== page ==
FIGURE 6 shows that the conveyor rollers each comprise, in an advantageous manner, two discs mounted one above the other. It is further an advantage if the first/,of the conveyor rollers 31 and preferably also the last roller 34 is offset in relation to the guide pulleys 35 `and 36 for the edgewise conveyor belt 37, as illustrated.
In the example illustrated in FIGURES 7 and 8, both conveying means are realized by means of edgewise conveyor belts, one of which runs quickly and the other slowly. Conveyor belts 40 and 40, which run around two guide pulleys 38 and 39, are mounted at the left-hand side of the conveyor channel as viewed in FIGURE 8, one above the other with a space between them. The conveyor belt 37', which is at the right-hand side of the conveying channel, is mounted precisely at the height of this interspace. This formation has proved an advantage with regard to the mode of operation aimed at. Furthermore, the belts 40 and 40 are provided with a surface having a greater entrainment capacity than the belt 37. This greater entrainment capacity may, for example, be achieved by means of an appropriate covering. A belt provided with a nap pattern has proved particularly favorable. The belts 40 and 40 are driven fast, the belt 37' slowly.
In general, it has proved an advantage to provide the conveying means which runs fast with a surface having a greater entrainment capacity than the one running slowly. This applies not only to the embodiments with edgewise conveyor belts but also to those with conveyor rollers.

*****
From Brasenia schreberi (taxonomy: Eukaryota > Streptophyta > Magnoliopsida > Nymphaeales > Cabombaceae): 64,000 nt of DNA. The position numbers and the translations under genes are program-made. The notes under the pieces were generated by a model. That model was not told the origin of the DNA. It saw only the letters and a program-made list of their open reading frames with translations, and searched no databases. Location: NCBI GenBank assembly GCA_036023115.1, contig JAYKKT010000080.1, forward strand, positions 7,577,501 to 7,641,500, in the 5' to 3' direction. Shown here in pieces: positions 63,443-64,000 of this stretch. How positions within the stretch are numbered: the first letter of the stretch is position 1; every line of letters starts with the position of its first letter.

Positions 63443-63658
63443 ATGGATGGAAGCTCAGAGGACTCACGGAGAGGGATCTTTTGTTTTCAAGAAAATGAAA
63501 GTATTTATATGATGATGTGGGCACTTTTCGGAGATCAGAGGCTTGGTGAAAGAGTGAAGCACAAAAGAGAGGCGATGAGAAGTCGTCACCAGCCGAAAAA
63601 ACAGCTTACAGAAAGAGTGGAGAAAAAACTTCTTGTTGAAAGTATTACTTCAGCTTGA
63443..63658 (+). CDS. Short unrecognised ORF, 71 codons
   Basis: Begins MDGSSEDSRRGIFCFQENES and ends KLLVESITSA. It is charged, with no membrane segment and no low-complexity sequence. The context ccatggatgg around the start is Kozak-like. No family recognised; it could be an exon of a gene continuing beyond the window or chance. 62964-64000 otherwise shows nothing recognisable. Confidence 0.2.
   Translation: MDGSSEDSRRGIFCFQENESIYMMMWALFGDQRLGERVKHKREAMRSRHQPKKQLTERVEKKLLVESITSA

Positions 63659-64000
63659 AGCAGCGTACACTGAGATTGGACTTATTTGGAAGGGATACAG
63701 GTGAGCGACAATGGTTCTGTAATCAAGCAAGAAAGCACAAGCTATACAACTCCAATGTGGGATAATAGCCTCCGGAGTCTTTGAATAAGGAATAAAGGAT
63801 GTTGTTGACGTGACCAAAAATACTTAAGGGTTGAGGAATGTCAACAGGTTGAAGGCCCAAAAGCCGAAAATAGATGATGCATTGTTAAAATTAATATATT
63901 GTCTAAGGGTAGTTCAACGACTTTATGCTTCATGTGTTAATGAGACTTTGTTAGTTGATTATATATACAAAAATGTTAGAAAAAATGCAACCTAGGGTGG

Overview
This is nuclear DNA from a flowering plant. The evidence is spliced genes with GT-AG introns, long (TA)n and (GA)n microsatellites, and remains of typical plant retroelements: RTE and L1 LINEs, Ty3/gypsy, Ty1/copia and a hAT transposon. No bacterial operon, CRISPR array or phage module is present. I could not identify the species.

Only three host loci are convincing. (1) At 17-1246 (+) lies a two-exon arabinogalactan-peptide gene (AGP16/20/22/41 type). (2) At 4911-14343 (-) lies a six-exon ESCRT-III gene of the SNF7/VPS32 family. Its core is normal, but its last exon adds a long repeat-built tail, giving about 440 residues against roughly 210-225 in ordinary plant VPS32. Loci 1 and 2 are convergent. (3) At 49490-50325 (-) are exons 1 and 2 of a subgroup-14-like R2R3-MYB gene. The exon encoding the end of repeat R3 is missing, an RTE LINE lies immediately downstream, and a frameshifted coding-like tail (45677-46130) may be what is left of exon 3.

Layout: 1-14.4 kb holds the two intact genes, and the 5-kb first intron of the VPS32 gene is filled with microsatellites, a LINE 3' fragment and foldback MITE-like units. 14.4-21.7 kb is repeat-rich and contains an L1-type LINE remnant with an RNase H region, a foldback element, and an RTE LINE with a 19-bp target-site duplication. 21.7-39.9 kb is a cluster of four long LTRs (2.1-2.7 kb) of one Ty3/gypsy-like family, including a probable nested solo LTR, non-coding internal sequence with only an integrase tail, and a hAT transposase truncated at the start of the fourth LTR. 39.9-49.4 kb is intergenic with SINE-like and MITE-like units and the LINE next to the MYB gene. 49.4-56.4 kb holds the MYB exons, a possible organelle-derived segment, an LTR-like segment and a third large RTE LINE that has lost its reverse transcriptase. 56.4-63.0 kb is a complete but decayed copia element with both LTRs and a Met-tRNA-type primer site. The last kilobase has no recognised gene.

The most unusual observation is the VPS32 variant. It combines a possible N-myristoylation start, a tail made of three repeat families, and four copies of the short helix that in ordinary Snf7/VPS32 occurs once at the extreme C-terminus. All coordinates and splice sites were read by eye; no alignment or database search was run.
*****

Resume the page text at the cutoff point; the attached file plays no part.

It will be understood that the above description of the present invention is susceptible to various modifications, changes, and adaptations, and the same are intended to be comprehended within the meaning and range of equivalents ofthe appended claims.
What is claimed is:
1. In a device for producing a uniform conveying ow with a uniform direction of overlap from flat items which arrive at random in an edgewise conveyor trough system, such as items of mail in particular, and including two conveyor means situated opposite one another, one at each side of the conveying channel, the improvement wherein the conveying means are free of structural surface discontinuities in their direction of conveyance and are disposed opposite one another along a conveying path which is longer than about the length of one item, both conveying means being frictional conveying means, both conveying means being driven in the direction of conveying but with different conveying speeds, and the two conveying means forming la single outlet at one end of said conveying channel. n